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Window Strike Prevention

By Lucy Macmillan


1As companion bird owners, one primary responsibility we all share is to prevent unnecessary injury to our flock.  One of the most common injuries that can occur with pet birds at home comes from flying “accidents”, including so-called window strikes where a bird crashes or accidentally flies into a glass window or other see-through surface.  Birds, especially those not clipped, can gain a lot of speed when flying for fun or when they are spooked, and can end up hitting a window.  Just as with wild birds, window strikes can result in injury to our companion birds or even death.  There are some very simple, preventive measures every bird owner can take to minimize the chances for a window strike at home.

1. Keep your bird’s wings clipped – wing-clipped birds typically fly gradually downward and cannot as easily gain the altitude or speed that may result in striking a window quickly.


2. Hang curtains, beads or shades to cover the window.  This way the bird sees the shade or curtain and won’t necessarily fly into it.  Very thin fabric that allows light through works well.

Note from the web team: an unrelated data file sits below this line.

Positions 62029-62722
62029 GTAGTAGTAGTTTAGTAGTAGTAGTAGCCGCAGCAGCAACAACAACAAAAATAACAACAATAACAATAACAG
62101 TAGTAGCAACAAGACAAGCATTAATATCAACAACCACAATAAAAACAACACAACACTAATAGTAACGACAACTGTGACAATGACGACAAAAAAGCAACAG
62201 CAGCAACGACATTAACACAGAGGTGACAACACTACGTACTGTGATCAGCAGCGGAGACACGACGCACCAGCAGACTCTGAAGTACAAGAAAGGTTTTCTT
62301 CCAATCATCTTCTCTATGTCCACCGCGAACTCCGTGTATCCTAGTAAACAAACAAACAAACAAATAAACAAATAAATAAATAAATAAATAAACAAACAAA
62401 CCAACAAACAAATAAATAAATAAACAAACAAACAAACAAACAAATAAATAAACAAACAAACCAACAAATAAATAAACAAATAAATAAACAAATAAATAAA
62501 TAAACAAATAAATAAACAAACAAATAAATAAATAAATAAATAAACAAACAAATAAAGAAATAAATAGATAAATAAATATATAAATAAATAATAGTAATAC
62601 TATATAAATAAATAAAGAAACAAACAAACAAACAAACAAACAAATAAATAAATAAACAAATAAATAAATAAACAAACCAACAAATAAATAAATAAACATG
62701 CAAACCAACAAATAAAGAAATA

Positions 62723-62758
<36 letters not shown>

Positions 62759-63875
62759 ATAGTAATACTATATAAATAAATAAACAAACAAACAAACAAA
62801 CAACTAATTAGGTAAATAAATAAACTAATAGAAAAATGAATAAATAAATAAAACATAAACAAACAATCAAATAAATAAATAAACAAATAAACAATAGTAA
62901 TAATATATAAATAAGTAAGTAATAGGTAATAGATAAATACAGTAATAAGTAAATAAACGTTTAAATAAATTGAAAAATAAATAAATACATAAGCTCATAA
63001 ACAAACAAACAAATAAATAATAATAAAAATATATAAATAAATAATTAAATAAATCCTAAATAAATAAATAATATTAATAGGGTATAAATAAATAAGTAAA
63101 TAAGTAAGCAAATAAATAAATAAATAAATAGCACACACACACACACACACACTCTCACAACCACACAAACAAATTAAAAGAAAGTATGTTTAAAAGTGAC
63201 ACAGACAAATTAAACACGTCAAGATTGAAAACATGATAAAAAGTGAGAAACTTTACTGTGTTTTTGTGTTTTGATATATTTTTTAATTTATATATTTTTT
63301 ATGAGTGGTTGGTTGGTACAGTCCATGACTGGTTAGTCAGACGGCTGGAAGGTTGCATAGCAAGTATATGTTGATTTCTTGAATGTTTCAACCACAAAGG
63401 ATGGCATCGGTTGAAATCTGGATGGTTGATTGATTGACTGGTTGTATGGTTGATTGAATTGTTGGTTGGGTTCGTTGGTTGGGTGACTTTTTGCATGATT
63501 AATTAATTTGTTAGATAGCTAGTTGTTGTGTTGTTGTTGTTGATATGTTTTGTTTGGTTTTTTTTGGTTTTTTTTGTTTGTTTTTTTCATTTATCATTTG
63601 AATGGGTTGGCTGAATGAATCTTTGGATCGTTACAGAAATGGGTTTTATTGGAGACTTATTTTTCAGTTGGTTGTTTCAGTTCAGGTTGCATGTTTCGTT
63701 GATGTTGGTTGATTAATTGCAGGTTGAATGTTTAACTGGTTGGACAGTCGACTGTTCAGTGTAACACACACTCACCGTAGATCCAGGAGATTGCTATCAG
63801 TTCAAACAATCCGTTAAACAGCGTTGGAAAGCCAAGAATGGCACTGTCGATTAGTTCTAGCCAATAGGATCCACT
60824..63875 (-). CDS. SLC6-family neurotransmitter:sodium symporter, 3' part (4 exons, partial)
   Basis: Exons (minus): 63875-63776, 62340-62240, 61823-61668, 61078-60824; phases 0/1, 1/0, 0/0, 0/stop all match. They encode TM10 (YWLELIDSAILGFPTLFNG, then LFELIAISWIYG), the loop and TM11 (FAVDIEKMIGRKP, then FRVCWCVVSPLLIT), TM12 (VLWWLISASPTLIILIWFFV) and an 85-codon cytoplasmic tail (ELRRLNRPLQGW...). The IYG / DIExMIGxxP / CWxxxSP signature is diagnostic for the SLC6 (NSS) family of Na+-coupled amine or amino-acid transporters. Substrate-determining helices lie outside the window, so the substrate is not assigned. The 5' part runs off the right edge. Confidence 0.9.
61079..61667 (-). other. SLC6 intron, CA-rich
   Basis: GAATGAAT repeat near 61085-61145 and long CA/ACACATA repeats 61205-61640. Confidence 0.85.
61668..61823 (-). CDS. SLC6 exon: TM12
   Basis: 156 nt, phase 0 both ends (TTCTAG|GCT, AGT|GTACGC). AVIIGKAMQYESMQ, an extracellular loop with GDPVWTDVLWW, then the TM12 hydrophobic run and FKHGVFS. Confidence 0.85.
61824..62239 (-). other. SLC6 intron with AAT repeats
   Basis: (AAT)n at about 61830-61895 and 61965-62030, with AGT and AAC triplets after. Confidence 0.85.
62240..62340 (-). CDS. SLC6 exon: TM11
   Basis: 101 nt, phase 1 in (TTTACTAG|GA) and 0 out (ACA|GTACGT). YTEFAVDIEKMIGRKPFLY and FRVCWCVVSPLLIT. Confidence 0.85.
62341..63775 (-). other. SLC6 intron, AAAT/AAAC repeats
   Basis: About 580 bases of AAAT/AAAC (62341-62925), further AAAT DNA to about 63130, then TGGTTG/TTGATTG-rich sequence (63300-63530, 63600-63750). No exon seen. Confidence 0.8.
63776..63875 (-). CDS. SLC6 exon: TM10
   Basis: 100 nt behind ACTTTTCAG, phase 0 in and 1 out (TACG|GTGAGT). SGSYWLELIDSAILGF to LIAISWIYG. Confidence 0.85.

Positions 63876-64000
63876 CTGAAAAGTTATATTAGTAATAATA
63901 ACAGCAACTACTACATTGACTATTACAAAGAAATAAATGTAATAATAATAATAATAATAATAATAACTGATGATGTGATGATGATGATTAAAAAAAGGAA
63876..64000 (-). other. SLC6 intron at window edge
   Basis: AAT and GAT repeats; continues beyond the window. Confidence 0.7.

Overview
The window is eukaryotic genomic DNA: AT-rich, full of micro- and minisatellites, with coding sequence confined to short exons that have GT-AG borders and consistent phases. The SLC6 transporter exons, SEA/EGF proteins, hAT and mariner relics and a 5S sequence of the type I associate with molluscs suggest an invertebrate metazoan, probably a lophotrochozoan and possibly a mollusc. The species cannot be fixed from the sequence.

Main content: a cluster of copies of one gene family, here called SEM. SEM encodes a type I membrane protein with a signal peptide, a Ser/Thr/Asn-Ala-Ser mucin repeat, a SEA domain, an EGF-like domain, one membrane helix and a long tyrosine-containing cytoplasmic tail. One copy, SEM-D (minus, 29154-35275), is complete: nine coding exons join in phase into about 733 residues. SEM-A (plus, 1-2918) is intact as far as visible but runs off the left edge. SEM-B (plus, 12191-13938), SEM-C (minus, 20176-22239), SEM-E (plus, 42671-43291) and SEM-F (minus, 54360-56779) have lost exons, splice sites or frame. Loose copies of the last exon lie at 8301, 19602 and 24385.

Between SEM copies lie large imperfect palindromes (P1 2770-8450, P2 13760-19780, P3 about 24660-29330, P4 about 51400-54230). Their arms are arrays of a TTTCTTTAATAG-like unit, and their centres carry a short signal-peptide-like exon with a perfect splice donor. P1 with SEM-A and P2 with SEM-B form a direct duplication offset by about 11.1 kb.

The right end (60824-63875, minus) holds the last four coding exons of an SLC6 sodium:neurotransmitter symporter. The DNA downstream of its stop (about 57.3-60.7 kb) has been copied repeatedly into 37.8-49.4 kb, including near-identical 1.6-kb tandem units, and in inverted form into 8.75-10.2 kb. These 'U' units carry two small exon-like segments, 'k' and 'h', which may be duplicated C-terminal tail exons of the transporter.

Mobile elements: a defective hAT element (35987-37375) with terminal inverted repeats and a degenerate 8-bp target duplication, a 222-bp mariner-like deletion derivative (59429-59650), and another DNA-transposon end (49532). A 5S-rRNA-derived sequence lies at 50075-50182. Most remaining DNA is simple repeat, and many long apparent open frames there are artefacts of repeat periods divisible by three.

3. Place tall household plants (non-toxic ones of course!) in front of your windows at flying height. Think of it as creating an aviary type environment. Draconia species and palms are great for this, as are cut manzanita branches. These can provide a natural looking environment and be decorative too!

4. Place stick-on decals like Window Alert on the windows. These decals are generally invisible to the human eye, but birds can see the decal image on the glass and will be more likely to avoid flying into it. While these decals are primarily designed to discourage wild birds from hitting windows from the outside they can also be used from the inside to prevent your own bird from hitting the glass. Make sure to use bird “friendly” decals though so as not to scare your bird with images of hawks or other potential predators.

5. Regularly carry your bird to the window and let it “knock” on it with its beak. During out-of-cage time, my cockatiels walk up to our sliding glass doors to look out. Usually they see their reflection or otherwise seem to know the window is there and so avoid purposely flying into it.

While not all window-strike injuries or accidents are preventable (that’s why they’re called accidents!) we can all do our best to minimize them at home.